Movie Blog: Freaky Halloween Flicks Galore

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Janet Leigh in "Psycho." (credit: Universal Studios)

Janet Leigh in “Psycho.” (credit: Universal Studios)

Eric Henderson Eric Henderson
Eric Henderson joined the WCCO.COM web team in June 2006 and currently...
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So, are you among those ticked off that the squeaky-fresh faces of Fox’s super-polished show Glee decided to “pay tribute” to the all-time cult classic The Rocky Horror Picture Show by, among other things, utterly sanitizing it beyond recognition?

Are you, like me, horrified to see the likes of Dr. Frank-N-Furter, Riff Raff, Brad and Janet turned into mere costumes for the Abercrombie-American Idol set?

Well, there are multiple solutions to wash your brain clean (or, rather, get it back to grimy) this Halloween weekend.

* First, you can return directly to the source (removing the symptom and redressing the cause, if you will) by catching a midnight screening of Rocky Horror, complete with live playfulness from the venerable local troupe Transvestite Soup. See it with a raucous audience and be reminded of why the movie (while, it must be admitted, is itself a sort of rocky affair once you get beyond Tim Curry’s absolutely immortal performance) is such a cultural institution. There are shows both Friday and Saturday.

* For an entirely different sort of immersive experience into a classic film, head over to Orchestra Hall in Minneapolis this Friday. There, the Minnesota Orchestra will be performing the notorious, strings-only musical score to Alfred Hitchcock’s archetypal slasher flick Psycho against a projection of the movie. The legendary rink-rink-rink-rink orchestral stabs that accompany Janet Leigh’s fateful shower at the Bates Motel are terrifying enough on television. Imagine those death pulsations coming at you in stereosonic splendor!

* And don’t forget that Willow Creek is wrapping up their “Shocktober” midnight showings this weekend with the original A Nightmare on Elm Street, which, if you haven’t seen it in awhile, seems a lot more brutal and humorless than anyone who’s suffered some of the series’ jokier, dippier later entries. (And without being totally preoccupied and dour like the remake that came out earlier this year.)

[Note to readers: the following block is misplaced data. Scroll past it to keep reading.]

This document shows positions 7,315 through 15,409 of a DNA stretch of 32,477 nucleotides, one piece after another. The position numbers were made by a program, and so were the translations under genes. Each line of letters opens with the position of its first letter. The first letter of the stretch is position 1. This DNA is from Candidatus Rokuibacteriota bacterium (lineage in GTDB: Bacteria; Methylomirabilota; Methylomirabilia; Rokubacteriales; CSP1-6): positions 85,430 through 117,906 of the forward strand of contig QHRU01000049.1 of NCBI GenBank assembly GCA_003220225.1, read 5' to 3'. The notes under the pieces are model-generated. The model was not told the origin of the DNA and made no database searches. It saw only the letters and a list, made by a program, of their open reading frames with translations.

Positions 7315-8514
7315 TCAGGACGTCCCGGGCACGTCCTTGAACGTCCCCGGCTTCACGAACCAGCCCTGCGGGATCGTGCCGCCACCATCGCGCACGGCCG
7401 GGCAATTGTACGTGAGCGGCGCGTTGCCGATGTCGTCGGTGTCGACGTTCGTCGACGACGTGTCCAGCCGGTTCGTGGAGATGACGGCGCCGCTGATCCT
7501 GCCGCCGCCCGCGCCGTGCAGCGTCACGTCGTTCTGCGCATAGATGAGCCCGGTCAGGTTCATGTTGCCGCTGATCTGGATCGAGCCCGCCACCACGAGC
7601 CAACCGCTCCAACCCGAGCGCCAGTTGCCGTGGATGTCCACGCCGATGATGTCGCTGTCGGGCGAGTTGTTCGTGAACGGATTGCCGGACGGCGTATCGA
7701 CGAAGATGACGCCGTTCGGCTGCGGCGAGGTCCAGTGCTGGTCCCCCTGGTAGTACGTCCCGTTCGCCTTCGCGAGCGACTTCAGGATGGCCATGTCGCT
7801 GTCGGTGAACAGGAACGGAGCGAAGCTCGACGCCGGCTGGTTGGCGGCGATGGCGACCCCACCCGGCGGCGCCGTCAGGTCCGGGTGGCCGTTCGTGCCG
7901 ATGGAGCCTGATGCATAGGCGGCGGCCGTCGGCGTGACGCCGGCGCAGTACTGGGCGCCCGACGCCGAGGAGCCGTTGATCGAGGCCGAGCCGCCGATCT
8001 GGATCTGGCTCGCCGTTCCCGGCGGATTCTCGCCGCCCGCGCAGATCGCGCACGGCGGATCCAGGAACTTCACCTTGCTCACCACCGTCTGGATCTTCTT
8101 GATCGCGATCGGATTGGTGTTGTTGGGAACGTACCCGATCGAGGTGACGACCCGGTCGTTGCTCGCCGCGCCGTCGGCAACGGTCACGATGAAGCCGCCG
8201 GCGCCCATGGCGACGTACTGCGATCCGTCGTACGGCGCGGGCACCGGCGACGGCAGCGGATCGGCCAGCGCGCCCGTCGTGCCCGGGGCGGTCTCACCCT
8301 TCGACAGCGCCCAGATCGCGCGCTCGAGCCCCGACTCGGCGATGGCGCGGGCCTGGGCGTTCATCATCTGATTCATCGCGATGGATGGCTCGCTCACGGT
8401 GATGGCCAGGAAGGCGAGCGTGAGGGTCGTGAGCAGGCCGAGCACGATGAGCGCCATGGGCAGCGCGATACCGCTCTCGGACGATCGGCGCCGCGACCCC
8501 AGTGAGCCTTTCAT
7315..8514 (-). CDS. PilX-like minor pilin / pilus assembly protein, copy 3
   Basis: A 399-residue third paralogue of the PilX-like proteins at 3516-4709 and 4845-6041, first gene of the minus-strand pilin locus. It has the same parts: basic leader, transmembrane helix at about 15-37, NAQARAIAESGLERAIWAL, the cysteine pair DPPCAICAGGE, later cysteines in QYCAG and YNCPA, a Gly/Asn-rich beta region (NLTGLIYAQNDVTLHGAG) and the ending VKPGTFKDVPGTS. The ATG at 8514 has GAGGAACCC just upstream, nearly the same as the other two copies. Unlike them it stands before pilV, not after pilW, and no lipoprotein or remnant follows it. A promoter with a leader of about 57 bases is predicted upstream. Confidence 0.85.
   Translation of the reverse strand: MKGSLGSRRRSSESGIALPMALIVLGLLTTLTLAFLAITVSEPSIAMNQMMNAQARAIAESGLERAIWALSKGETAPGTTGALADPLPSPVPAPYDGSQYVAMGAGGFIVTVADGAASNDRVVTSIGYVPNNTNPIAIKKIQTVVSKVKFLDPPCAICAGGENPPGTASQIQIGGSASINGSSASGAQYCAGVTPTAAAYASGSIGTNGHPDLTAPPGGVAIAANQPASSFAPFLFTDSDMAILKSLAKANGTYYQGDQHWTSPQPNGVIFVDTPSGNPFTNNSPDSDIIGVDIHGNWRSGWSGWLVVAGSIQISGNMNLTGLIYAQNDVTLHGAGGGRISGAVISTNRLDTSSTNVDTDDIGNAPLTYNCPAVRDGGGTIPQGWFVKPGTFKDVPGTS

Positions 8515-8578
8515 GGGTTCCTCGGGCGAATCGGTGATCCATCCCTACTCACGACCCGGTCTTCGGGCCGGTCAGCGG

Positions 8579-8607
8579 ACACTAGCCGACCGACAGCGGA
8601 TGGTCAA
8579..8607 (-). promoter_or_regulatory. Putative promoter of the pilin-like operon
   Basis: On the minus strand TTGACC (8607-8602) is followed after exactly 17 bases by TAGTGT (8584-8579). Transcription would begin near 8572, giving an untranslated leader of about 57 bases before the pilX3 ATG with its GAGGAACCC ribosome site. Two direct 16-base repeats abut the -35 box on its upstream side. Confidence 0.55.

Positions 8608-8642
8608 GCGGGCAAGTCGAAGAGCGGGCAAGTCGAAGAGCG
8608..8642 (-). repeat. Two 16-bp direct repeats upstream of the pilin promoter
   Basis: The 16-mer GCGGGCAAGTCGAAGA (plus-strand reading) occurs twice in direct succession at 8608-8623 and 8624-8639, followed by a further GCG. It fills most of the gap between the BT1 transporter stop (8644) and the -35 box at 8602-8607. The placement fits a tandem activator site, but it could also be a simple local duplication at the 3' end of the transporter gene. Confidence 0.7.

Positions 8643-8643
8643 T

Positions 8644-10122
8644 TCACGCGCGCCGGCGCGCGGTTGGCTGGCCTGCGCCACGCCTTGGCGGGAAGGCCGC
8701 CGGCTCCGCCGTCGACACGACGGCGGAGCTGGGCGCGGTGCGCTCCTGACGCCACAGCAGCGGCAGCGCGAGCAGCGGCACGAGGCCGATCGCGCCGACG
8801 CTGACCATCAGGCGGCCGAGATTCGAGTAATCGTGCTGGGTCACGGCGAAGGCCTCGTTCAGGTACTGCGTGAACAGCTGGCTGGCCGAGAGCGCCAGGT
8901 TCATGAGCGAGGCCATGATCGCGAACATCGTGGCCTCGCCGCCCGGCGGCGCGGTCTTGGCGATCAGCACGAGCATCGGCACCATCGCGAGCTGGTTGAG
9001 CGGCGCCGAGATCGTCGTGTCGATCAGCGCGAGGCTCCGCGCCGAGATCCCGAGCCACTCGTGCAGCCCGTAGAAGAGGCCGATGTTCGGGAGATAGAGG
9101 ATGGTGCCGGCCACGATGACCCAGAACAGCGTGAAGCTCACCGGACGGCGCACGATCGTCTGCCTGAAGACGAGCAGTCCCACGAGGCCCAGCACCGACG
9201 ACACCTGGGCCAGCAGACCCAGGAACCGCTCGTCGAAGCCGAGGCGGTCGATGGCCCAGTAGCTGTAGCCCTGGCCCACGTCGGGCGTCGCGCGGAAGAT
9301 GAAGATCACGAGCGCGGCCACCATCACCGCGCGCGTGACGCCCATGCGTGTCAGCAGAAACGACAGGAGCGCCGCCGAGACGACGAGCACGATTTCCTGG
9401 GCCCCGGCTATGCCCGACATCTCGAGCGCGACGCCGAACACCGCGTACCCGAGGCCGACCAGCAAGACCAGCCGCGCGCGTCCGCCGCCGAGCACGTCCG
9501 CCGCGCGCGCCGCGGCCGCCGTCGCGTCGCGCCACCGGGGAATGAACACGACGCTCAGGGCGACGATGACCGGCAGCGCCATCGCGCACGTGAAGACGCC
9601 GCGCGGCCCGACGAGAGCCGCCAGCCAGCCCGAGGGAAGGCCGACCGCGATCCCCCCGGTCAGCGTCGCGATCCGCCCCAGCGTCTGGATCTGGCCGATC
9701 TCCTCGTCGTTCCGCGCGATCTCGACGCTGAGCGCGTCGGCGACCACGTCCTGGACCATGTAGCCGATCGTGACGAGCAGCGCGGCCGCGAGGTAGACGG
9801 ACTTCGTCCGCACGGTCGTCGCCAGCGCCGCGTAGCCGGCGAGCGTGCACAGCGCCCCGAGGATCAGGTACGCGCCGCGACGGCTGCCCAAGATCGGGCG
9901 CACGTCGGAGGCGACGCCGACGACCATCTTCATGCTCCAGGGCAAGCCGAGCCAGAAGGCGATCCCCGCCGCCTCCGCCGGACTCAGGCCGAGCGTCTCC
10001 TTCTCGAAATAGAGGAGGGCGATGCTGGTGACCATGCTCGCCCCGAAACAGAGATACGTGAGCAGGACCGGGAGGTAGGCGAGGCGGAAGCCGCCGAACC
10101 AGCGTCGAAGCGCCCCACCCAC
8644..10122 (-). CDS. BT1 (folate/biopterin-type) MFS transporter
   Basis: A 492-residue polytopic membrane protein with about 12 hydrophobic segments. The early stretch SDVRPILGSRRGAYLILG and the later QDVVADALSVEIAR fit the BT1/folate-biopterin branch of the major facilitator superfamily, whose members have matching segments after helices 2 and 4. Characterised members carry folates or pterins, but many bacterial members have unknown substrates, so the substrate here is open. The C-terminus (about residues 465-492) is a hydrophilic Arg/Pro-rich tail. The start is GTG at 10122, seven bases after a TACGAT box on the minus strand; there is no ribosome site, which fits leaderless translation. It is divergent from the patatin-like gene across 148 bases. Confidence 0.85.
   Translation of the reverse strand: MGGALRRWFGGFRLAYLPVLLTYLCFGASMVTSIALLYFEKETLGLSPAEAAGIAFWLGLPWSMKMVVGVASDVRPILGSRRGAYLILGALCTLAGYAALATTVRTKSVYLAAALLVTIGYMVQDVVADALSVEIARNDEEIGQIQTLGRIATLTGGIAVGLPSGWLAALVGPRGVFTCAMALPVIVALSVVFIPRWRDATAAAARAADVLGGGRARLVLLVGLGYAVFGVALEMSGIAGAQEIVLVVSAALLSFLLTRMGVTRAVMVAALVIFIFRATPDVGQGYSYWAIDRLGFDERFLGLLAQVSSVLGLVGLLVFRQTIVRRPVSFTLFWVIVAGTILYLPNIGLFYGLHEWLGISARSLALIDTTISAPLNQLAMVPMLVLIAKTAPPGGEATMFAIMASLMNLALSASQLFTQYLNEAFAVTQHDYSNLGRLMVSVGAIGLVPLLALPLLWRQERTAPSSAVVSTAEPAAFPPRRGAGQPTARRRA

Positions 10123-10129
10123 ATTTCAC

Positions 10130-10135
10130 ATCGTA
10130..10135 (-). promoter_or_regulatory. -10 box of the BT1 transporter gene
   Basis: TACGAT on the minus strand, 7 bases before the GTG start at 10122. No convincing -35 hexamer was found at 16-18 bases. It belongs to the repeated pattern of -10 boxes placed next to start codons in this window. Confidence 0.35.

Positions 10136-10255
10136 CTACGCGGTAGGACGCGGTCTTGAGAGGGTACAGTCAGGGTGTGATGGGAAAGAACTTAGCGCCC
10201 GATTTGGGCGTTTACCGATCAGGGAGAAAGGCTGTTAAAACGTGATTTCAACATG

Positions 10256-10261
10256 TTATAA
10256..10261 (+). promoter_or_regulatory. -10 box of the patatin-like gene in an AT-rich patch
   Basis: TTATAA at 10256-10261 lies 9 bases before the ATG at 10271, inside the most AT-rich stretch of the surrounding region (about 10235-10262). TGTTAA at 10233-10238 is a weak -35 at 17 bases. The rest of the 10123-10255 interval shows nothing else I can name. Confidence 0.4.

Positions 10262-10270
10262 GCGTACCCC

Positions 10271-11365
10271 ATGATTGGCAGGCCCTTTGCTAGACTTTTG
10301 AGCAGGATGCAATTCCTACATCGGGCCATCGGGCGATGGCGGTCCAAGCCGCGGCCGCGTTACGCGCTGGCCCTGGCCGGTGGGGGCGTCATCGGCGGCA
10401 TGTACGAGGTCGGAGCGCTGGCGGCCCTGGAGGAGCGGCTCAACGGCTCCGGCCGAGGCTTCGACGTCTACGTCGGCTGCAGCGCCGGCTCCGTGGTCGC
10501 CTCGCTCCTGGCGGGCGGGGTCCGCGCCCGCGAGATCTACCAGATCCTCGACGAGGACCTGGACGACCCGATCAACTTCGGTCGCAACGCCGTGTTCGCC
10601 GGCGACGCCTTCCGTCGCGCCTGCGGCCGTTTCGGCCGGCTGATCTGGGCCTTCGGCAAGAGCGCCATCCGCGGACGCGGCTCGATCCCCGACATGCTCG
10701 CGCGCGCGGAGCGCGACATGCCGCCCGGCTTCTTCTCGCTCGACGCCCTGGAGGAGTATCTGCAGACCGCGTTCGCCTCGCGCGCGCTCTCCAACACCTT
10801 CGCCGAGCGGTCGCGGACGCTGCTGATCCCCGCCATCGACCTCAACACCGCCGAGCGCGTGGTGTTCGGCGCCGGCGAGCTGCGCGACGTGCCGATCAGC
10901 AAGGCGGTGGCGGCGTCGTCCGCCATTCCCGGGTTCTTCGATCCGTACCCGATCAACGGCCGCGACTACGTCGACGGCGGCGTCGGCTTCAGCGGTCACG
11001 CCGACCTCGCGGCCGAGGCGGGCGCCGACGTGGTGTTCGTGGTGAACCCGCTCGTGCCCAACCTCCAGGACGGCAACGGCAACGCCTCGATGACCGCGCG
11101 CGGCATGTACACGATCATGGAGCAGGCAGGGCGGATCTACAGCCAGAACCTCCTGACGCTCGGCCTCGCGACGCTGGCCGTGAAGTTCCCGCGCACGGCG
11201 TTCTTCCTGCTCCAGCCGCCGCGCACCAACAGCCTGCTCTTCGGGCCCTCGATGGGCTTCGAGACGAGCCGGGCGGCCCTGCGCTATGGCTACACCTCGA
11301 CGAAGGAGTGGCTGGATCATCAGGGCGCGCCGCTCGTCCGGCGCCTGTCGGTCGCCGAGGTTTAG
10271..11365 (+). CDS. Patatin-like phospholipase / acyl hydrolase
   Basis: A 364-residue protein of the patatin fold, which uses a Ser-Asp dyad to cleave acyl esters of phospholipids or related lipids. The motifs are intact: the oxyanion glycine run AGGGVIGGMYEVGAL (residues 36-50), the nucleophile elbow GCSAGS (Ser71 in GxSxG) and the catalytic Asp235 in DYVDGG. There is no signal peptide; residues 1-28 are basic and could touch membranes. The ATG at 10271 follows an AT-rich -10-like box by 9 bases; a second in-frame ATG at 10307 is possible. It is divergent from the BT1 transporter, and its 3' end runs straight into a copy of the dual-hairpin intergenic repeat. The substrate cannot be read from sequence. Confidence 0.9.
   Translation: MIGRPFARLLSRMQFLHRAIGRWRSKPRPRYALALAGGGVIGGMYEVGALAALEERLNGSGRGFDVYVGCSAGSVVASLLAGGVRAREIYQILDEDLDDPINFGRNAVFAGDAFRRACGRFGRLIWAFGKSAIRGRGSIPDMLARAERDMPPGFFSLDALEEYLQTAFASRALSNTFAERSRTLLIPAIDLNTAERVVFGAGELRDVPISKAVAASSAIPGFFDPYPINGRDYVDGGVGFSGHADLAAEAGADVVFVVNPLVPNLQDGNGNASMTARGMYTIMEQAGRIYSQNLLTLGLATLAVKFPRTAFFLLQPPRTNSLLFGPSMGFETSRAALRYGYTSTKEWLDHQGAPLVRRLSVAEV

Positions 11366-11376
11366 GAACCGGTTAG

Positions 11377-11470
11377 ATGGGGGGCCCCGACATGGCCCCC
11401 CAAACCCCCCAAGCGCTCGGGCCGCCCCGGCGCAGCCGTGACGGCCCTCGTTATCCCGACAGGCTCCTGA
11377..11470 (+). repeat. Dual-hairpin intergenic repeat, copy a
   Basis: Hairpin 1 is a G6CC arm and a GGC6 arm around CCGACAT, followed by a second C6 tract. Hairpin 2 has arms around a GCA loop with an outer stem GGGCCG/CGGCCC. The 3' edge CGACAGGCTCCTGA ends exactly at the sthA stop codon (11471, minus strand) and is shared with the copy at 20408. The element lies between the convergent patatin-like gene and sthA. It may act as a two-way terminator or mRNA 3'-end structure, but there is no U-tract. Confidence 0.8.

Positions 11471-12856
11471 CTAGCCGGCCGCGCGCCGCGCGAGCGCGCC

* If you want to kick off your Halloween weekend celebrations early (and take a chance on some unheralded new cult contenders), why not check out what some local filmmakers are cooking up right here in the not-so-staid Twin Cities? This Thursday evening, the Riverview is hosting a double feature from Noah Tilsen and James Vogel, both of whose offerings skirt the edge of vanguard horror. Tilsen’s short Grinning Faces, a head trip doused liberally in blood and sex, makes the most of the Twin Cities’ vaguely Cronenbergian, 49th Parallel sort of metropolitan sophistication. Oh yeah, and it opens with a part-Wellesian, part-Ed Woodish flourish. The scenario of Vogel’s feature The City seems to reside in the crux between Adaptation and Snuff, with all the inappropriate humor inherent in the juxtaposition. Check out the write-up The Onion’s A.V. Club gave both movies this week.

* Speaking of psychotic visuals, MFA announced they are extending the run of French artsploitation provocateur Gaspar Noe’s new film Enter the Void for another week. Head over to St. Anthony Main to check out the hallucinogenic movie that can best be described as a scuzzbucket, first-person 2001, swapping outer space out for the mean streets.

* Every bit as hallucinogenic and unhinged is the instant camp classic Hausu, a 1977 Japanese film that in just the last year has been rescued from relative obscurity and thrust into cult aficionado’s collective conscious with a gusto matched only by the much newer The Human Centipede. I haven’t seen the movie, but I bet I know what it’s about just as much as those who have seen it. I mean, just look at this trailer. All I know for sure is that, at some point in the movie, a piano devours a girl while she laughs out a concerto the entire time. Mind. Blown. See it on Sunday at the Trylon.

* Finally, if you’re like me, you know that there’s nothing scarier than the thought of Joan Crawford wielding an axe. Catch her doing just that (maybe) in William Castle’s campy/delightful Strait-Jacket at the Heights this Sunday.

There, now you can banish all thoughts of chirpy high school choir geeks butchering “The Time Warp” out of your minds completely this Halloween.

Eric Henderson is a web producer and film blogger at WCCO.COM.

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